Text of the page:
For years, I thought I hated pesto. I tried to give it a few shots, after all, pesto is always on my favorite carbs– pesto on a pizza, pesto on some pasta, pesto on a sandwich, etc. My taste buds simply weren’t having it. Then, I reached a day of enlightenment: it’s the pine nuts that aren’t meshing with my palate. A restaurant had different pesto options, having me choose between pine nuts, almonds, or walnuts. When I finally had pesto made with almonds, I finally understood why people love putting this condiment on everything!
While I tried to come up with a playlist for this post, I realized that I don’t know much about Italian music. The little musical trivia I did know started and ended with “isn’t opera Italian?” So, for better or for worse, I skimmed over this wikipedia page on Italian contemporary music. I visited Italy with my family back in 2010, so I had the tourist-version of the country’s history: Italy was unified in the 1860s but each region still had a very distinct identity. But the meaning of that statement doesn’t really sink in when I was flying around the back seat of a cab and trying to snap pictures of the Colosseum. Also, my high school world history class told me that Facism was bad. But my 15 year old self missed the connection that fascism pushed toward a national identity, which meant losing much of the traditional music of the various regions. (Google helped me find a research paper on the relationship of fascism and music, should you be so inclined to study up on the topic.)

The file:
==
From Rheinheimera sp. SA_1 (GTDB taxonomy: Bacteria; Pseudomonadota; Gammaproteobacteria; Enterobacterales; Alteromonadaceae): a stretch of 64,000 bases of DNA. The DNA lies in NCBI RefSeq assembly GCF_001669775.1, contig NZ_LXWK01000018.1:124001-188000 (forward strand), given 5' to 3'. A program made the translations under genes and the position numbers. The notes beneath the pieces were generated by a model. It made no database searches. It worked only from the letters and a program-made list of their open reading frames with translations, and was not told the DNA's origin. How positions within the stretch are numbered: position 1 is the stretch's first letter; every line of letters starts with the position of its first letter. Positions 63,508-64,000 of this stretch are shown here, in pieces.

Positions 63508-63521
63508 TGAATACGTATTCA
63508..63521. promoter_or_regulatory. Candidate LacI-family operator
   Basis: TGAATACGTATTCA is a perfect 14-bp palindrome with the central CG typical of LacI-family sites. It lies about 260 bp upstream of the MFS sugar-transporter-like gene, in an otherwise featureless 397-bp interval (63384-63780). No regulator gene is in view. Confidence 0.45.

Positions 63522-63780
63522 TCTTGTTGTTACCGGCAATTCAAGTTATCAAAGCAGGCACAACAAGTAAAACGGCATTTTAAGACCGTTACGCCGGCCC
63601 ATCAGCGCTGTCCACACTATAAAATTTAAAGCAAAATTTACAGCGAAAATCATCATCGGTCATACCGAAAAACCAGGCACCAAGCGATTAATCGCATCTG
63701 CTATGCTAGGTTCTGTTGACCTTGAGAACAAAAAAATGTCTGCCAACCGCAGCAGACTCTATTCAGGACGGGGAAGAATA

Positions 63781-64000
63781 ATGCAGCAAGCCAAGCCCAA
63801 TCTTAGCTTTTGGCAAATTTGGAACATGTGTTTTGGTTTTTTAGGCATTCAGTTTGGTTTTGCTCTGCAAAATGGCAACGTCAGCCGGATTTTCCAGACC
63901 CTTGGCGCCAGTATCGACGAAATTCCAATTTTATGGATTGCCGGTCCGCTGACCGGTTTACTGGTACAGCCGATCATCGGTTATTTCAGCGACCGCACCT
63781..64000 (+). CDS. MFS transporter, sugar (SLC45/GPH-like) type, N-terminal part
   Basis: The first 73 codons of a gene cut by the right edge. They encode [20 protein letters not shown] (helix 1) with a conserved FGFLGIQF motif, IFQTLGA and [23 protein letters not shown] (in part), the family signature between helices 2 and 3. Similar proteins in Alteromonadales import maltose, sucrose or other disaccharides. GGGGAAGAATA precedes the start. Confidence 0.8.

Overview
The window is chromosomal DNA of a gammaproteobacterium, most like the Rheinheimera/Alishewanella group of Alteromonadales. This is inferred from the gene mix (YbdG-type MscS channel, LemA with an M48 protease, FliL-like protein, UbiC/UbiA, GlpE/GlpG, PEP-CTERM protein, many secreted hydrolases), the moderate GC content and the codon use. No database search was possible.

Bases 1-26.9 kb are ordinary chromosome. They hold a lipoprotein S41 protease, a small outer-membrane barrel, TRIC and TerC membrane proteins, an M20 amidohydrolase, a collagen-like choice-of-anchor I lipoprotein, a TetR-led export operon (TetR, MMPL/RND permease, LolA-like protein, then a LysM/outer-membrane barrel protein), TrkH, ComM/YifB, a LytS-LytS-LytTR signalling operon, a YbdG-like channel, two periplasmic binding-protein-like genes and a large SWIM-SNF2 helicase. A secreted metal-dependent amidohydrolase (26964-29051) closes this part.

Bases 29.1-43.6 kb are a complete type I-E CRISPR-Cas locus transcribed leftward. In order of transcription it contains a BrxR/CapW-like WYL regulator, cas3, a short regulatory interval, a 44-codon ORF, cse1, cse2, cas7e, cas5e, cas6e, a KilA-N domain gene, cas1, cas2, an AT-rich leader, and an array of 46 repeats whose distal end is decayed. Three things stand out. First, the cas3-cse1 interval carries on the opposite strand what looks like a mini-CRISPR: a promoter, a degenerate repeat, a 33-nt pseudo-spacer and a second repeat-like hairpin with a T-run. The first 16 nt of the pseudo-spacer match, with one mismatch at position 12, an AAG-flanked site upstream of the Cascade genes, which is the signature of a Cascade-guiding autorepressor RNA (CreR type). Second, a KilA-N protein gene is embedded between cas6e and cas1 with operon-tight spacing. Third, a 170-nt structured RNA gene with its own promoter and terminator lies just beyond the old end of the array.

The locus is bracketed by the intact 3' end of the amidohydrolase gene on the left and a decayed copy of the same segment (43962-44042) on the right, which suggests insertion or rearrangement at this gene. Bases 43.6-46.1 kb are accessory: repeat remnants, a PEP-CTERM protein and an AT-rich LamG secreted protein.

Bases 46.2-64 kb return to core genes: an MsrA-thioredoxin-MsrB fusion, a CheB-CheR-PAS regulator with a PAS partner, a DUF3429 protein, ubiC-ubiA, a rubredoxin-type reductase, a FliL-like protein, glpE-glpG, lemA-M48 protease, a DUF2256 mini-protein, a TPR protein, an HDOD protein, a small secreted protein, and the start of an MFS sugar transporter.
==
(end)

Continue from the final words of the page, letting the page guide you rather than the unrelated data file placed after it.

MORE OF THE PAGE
Jump from this history lesson to modern day, and it turns out some artists are creating a genre called Patchanka. And it sounds kind of awesome! It mixes traditional music with punk, ska, reggae, and funk.
Traditional pesto with pine nuts has a history starting in Liguria, Italy. However, it looks like there are different forms of pesto across Italy— pesto de noce (walnut pesto) is big in Northern Italy, while pesto rosso (sundried tomato pesto) is big in Sicily. Now that I see there are different varieties of pesto, I don’t feel so bad deviating from traditional pine nuts.
My mom has quite the little herb garden going. She trimmed a few bunches of basil and kindly allowed me to use most of it to make a batch of almond pesto. The nice thing about pesto is that there are no hard and fast measurements… just do what you feel like doing. That being said, the majority of the final product will most likely be basil.
- 1 bunch of basil (I used about 3 oz.)
- 2 garlic cloves
- 4 tsp parmesan cheese
- 1 cup almonds (I used toasted almonds)
- 1/2 cup olive oil
- 2 tsp salt
- Put all ingredients into a blender/food processor.
- Taste and adjust ingredients as needed.